13.07.2007 - 14.07.2007 34 °C
I am the only passenger in the van from Mérida to Campeche. Already it is evening and Ricardo, my driver (the same curly-haired driver I mentioned in my Quintana Roo entry), is tired; he has been driving since sunrise. I sit in the front seat to keep him company. At the border between the state of Yucantán and Campeche, the soldiers that stand guard motion us to pull over. We get out of the van so they can search it and make sure we were not transporting arms or drugs - nah, just a smelly, backpacking American. Unaccustomed to seeing men completely armed with rifles, I am very uncomfortable and stand behind Ricardo hoping that we will be able to leave soon. A 180 degree turn from my nervous body language, Ricardo stands in front of the van and uses this break as an excuse to stretch. Meanwhile, the soldiers standing around question him about his shirt that advocates the Zapatista ideals of justice and democracy. I was imagining the worst was about to occur. But like most of my worrying, nothing comes of it but an accelerated pulse and bad skin. We arrive in the city of Campeche around nine that night. The main road into the city is along the coast of the Gulf of México. I can´t help but note the impeccably clean roads; a newly paved bike path weaves beside a pedestrian walkway where people of all ages sit along the ocean wall. I roll down my window and close my eyes to the comforting feel of the ocean breeze on my face. Sitting in the front seat of the van, driving along the coast, smelling the sea air, I tell Ricardo that I feel like a normal person again. He doesn´t understand what I mean and I don´t know if I can convey to him that for these few moments I don´t feel like a foreigner. Right now, in the van, I could be any other local or even, zipping along Pacific Coast Highway, California with a good friend beside me. For a few moments I feel like I belong.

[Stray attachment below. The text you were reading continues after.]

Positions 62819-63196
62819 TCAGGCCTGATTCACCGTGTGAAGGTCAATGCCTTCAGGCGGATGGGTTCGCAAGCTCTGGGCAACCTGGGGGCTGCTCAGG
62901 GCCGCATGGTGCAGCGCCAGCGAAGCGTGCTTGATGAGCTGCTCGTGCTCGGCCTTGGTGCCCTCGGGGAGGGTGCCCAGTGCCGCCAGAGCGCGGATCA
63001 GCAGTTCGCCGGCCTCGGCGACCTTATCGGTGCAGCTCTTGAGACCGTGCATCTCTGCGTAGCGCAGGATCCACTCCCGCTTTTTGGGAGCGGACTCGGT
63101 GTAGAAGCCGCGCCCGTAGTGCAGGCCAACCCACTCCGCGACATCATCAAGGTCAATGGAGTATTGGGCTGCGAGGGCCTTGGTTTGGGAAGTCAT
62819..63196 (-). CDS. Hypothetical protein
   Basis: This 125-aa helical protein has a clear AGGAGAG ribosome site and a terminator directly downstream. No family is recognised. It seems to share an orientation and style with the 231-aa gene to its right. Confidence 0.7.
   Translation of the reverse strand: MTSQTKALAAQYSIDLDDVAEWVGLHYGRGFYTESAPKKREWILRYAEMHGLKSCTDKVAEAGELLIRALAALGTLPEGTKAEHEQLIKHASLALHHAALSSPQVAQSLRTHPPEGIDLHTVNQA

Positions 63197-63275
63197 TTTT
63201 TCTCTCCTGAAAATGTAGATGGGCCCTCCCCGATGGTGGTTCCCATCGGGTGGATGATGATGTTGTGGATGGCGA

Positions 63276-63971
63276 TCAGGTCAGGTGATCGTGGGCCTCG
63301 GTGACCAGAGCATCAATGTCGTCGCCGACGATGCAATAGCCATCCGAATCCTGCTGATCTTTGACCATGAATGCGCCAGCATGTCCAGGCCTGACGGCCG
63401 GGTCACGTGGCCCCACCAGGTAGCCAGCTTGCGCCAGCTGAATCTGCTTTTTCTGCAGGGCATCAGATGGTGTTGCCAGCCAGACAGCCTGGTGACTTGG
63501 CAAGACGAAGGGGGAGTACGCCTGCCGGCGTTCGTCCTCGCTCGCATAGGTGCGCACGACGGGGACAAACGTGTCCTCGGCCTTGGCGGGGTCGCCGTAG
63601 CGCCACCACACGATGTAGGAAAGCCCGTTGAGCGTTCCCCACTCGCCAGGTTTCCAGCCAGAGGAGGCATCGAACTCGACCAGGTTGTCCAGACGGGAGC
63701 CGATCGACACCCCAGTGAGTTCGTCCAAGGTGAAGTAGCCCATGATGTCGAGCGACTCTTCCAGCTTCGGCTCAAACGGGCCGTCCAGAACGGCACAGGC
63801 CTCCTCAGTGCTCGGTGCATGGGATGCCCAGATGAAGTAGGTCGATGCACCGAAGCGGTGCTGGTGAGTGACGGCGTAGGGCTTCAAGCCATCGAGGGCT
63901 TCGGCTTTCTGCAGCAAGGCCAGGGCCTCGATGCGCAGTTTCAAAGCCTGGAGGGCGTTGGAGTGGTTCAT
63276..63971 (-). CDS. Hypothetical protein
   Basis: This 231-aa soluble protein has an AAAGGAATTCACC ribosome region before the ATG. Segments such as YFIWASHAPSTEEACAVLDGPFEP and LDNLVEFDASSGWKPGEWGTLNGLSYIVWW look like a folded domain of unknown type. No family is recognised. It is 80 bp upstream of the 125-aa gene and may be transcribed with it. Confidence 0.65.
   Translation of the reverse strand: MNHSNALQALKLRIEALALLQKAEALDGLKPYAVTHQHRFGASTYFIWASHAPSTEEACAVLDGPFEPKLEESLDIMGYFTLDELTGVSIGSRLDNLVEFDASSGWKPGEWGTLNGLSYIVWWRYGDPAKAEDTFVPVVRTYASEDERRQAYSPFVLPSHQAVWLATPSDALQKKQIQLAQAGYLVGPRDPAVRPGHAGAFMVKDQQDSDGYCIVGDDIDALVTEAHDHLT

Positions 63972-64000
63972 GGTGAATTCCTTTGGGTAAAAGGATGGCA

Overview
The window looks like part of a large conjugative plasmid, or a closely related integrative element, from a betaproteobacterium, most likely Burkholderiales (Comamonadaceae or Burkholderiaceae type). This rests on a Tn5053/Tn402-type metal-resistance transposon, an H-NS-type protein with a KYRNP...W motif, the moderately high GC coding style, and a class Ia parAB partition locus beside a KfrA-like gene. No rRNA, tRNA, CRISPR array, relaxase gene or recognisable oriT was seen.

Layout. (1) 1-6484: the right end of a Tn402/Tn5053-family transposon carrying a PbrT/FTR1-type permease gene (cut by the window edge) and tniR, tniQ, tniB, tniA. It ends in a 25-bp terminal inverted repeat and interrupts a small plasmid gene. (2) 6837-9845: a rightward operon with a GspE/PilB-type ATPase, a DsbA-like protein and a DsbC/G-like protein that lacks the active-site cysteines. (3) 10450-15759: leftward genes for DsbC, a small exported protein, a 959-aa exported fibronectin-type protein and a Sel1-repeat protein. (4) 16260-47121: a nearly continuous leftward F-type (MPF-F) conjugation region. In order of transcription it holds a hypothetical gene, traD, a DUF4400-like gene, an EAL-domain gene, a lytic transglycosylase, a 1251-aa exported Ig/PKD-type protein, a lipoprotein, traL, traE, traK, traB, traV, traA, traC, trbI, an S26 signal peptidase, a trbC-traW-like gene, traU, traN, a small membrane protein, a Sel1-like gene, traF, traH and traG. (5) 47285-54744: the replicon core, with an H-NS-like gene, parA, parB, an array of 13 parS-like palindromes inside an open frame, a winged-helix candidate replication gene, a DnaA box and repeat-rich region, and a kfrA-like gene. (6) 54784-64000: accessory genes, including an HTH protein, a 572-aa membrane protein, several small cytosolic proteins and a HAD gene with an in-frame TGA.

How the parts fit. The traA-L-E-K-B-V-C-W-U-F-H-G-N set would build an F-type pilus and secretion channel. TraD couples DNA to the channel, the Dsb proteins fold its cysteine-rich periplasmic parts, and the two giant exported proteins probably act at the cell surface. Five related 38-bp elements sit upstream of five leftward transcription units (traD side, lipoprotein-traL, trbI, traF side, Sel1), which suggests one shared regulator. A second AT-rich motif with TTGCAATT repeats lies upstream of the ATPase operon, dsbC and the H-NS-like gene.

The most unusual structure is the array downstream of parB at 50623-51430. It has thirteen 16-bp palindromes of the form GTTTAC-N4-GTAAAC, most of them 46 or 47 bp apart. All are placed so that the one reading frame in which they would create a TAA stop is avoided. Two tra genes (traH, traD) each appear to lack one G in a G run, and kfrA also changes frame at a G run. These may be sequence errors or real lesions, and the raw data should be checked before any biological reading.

That night at the hostel, Ricardo and I sit on the rooftop with a several beers between us. We hardly talk, each of us content with the view in front of us. The hostel is located in the central plaza in front of an old cathedral. Each half hour someone would ring the large bells and the sound would echo off of the cobblestone streets and bounce along the narrow streets. Somewhere close by, I could hear classical music blaring from someone´s speakers. A few people strolled in the park in front of the cathedral and from my spot on the roof, I could make out part of the four hundred year old wall that surrounds this port city built to prevent pirate attacks. I knew I would love Campeche.
During the day, Campeche is like all cities - alive and moving; people selling trinkets and gadgets, open markets full of local food and clothes, but at night the city shuts down and becomes something special. Saturday night in Campeche is the night when the main square is blocked off and people gather to listen to live bands, vendors set up their carts, and locals play "la loteria," a game very similar to "bingo." As everything was being set up, a dark cloud also came into the main square and with it came rain and wind. I am not going to say I was too upset. I felt honored to watch the palm trees sway and rain pour down. I went to the cafe located in the center of the park, drank coffee and just enjoyed the unexpected gift the storm was giving me. I truly loved my evenings spent in Campeche.